Japan’s Mitsui Sumitomo Insurance Company Ltd is acquiring 26 per cent stake in Max New York Life Insurance Company Ltd for Rs 2,731 crore ($530 million), in a two-tiered transaction that would mark the exit of USA’s New York Life Insurance Co from the JV.

As per the arrangement, Max India, the majority partner in the Indian insurance joint venture, will acquire 9.37 per cent stake in Max New York Life Insurance from its US JV partner New York Life Insurance for Rs 182.2 crore ($35 million), which it would sell to Mitsui Sumitomo for Rs 984.45 crore ($191 million). The Japanese insurance major will acquire the balance 16.63 per cent from New York Life Insurance for 1,746 crore ($339 million).

Mitsui Sumitomo is Japan's largest non-life insurer by revenue.

The US JV partner’s stake sale to Max India is at par value of the shares, which means New York Life Insurance will make a profit of around Rs 1,423 crore ($276 million) on the balance stake being sold directly to the Japanese firm, as per VCCircle estimates.

The latest deal values Max New York Life Insurance at Rs 10,500 crore ($2 billion).

This is around 13.7x its annualised profit for the year ended March 31, 2012. Max New York Life Insurance recorded 8 per cent growth in gross revenue to Rs 4,470 crore, with profit rocketing 18x to Rs 572 crore for the nine months ended December 2011, compared to the same period in the previous year. Its total asset under management grew 18 per cent to R. 15,357 crore over the year-ago period.

Although new business premium declined 13 per cent to Rs 1,282 crore, the renewal premium grew 20 per cent to Rs 3,188 crore.

The insurance firm had solvency margin of 539 per cent, as compared to 306 per cent for the corresponding period previous year. Insurance regulator IRDA mandates solvency margin of 150 per cent.

Diversified firm Max India owns 70 per cent in the Indian life insurance JV while Axis Bank holds the balance 4 per cent. Current FDI norms restrict foreign investors from owning more than 26 per cent in a local insurance venture.

Max India scrip shot up more than 7 per cent on Thursday to close at Rs 202 a share, close to its 52-week high of Rs 214 a unit.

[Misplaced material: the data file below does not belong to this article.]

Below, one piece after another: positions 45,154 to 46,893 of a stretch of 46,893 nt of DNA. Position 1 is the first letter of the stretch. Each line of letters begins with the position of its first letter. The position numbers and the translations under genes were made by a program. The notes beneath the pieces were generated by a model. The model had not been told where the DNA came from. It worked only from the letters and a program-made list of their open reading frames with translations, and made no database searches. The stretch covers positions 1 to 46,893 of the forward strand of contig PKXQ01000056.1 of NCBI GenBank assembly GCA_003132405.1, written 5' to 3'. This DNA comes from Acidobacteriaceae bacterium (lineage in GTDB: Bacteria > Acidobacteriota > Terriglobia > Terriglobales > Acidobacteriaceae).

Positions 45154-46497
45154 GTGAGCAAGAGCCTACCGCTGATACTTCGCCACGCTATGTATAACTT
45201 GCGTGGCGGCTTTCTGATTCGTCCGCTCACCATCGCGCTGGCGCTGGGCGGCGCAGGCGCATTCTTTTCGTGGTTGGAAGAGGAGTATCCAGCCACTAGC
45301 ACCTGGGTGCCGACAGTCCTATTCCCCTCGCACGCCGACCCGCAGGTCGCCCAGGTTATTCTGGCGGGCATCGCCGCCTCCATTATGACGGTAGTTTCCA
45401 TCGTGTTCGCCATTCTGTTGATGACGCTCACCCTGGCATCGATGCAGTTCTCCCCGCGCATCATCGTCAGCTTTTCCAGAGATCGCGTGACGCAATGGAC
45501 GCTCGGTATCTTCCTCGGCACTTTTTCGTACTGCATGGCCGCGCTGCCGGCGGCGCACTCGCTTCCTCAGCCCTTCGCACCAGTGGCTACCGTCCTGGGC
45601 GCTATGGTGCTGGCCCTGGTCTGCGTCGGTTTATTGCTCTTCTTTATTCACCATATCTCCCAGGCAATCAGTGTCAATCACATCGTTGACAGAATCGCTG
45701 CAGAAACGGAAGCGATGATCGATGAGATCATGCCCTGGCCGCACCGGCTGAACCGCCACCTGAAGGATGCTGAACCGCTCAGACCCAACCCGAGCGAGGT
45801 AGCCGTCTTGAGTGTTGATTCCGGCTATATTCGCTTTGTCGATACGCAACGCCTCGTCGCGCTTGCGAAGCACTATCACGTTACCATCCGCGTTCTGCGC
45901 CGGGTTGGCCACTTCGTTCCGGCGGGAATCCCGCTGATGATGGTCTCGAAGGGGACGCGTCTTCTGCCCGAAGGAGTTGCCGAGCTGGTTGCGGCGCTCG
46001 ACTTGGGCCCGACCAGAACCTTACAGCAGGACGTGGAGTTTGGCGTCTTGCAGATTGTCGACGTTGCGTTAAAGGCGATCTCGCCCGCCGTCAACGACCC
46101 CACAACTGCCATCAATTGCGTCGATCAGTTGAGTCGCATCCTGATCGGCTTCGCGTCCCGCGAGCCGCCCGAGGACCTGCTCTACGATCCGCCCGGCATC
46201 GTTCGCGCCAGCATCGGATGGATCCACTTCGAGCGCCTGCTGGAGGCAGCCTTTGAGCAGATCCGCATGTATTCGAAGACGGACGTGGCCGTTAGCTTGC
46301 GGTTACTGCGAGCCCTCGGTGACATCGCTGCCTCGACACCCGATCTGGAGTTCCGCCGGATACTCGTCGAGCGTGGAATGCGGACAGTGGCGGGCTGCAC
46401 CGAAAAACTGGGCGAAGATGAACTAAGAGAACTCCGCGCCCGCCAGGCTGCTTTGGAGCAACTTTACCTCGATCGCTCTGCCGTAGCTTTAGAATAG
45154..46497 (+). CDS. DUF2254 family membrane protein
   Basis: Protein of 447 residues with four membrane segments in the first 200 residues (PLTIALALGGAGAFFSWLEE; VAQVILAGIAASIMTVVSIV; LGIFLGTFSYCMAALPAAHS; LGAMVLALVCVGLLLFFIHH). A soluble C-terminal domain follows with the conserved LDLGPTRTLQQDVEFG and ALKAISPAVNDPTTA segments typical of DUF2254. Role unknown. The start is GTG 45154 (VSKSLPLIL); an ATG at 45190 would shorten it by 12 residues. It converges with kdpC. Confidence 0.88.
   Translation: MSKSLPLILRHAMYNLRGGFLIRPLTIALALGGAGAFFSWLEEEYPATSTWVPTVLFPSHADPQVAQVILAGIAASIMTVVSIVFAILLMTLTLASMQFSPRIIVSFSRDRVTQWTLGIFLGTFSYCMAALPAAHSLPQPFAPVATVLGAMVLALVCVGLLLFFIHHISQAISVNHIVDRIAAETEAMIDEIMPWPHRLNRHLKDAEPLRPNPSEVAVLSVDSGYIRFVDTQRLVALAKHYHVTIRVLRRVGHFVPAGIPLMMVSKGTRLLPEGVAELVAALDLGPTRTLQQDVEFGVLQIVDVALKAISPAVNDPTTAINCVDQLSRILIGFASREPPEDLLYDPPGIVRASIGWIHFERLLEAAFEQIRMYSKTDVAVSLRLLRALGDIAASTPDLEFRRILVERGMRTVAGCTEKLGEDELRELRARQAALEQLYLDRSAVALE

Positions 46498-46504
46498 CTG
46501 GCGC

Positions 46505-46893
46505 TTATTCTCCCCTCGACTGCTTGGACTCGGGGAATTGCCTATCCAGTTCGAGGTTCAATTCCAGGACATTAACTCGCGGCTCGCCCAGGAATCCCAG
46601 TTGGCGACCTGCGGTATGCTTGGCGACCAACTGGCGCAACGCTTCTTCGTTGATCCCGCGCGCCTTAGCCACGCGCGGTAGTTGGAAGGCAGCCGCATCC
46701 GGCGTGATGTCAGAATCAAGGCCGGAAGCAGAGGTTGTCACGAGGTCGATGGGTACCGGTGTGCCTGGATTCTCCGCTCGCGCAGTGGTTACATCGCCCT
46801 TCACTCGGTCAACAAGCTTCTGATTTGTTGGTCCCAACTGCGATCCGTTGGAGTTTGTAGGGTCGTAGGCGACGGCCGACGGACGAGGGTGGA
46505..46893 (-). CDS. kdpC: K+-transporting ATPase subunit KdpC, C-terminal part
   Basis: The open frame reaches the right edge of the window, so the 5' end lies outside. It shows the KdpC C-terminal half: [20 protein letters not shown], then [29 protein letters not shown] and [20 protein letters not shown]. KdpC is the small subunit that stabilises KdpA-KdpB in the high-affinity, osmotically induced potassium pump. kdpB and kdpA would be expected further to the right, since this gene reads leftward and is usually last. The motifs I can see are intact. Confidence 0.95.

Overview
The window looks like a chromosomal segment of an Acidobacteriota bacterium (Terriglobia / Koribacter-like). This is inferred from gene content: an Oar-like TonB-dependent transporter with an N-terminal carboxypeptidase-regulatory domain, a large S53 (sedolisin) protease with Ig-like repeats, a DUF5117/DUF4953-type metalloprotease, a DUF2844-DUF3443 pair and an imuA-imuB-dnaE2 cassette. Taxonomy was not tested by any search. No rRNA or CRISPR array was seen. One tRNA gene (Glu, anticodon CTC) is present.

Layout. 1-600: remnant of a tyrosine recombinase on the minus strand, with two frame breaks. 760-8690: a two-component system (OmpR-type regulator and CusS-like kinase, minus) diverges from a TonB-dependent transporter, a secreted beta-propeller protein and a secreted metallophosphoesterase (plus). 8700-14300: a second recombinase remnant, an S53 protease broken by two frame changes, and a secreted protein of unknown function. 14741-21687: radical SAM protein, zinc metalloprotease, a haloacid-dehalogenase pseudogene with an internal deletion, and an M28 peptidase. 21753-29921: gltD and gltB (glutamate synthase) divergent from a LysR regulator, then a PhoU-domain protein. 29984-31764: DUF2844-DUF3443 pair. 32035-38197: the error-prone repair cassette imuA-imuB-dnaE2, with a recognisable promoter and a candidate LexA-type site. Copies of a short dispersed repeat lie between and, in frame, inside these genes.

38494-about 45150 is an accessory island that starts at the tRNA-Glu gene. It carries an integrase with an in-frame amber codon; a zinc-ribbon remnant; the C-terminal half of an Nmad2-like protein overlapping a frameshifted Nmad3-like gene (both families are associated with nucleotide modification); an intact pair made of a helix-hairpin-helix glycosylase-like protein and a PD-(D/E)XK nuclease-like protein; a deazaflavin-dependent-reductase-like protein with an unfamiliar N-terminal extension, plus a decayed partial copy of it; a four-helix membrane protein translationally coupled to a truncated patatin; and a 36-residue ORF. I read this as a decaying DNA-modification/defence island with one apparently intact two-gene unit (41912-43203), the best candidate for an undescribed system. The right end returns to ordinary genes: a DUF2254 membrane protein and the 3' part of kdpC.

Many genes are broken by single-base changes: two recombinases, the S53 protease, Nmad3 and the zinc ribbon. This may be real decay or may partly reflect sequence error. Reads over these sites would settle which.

Last week, private equity giant Warburg Pincus sold 4.2 per cent of its remaining 5.7 per cent holding in Max India for $39 million at Rs 175 a share. The PE firm had been part-exiting its eight-year-old investment in the company with share sale at around Rs 180 a piece.

In December 2011, the PE firm sold over half of its holding in Max India for Rs 308 crore ($59 million). This followed a part-exit in June last year when it had sold around 2 per cent stake or over 5 million shares in Max India to the promoters for over Rs 90.65 crore ($20 million). Warburg first invested in Max India in 2004, pipping ChrysCapital to the deal. It had picked up 29 per cent stake in the firm for Rs 200 crore.

Earlier, Warburg Pincus exited its direct holding in Max Healthcare. Max India had struck a similar sweetheart deal with the PE firm for the healthcare business as it has now done for the insurance business. It had bought the PE firm’s stake at par (more on that here).

Soon thereafter, South Africa’s Life Healthcare Group Holdings said that it would be acquiring 26 per cent stake in Max Healthcare Institute Ltd for Rs 516.5 crore. This investment came at over two times the valuation of Rs 855 crore at which Max India bought the stake of Warburg Pincus, and a little less than 2x pre-money valuation in that transaction.

Japanese Firms Eyeing Indian Insurance

This is the second Japanese strategic stake acquisition in Indian insurance industry in less than a year. Earlier, Japan's Nippon Life Insurance, the world's sixth largest insurer, acquired 26 per cent in Reliance Life Insurance, an Anil Ambani Group company, for Rs 3,062 crore ($680 million). The transaction pegged the total valuation of Reliance Life Insurance at approximately Rs 11,500 crore ($2.6 billion).

For Mitsui, the deal would mean a significant play in Indian financial services business and an extension of its strategy to acquire both life and non-life insurance assets in the Asian region.

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